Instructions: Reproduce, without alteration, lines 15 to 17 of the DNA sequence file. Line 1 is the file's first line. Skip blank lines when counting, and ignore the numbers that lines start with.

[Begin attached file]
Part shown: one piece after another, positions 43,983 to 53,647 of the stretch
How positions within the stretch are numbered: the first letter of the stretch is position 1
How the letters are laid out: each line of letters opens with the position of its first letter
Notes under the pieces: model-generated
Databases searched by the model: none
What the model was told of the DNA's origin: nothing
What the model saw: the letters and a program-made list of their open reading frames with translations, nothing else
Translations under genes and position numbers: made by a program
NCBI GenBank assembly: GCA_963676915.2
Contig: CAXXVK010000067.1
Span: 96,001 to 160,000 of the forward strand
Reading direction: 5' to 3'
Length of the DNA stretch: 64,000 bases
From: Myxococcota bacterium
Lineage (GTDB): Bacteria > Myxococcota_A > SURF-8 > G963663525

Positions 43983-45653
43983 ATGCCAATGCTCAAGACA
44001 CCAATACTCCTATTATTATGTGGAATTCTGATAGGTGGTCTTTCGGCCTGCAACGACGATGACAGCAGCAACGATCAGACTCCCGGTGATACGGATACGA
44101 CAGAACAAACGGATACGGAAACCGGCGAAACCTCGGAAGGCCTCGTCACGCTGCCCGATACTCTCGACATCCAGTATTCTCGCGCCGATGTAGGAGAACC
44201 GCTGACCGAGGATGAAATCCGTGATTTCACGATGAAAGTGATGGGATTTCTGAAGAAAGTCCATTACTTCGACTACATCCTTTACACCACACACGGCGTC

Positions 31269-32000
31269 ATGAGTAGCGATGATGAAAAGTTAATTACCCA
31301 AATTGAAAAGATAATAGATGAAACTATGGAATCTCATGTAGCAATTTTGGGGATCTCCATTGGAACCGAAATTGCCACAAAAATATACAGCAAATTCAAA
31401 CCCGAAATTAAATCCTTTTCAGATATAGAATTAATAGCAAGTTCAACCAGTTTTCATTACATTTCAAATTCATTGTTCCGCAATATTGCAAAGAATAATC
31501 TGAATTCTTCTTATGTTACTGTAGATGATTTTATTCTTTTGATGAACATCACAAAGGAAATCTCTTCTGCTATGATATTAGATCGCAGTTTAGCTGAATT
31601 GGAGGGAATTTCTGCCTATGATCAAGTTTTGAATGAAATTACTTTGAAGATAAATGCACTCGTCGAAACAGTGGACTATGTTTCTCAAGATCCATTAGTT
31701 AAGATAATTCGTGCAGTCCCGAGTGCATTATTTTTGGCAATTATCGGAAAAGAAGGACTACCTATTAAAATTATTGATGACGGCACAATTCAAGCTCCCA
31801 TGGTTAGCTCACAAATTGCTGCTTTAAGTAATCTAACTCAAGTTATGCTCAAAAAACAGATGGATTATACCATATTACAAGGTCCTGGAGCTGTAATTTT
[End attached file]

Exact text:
Lineage (GTDB): Bacteria > Myxococcota_A > SURF-8 > G963663525

Positions 43983-45653
43983 ATGCCAATGCTCAAGACA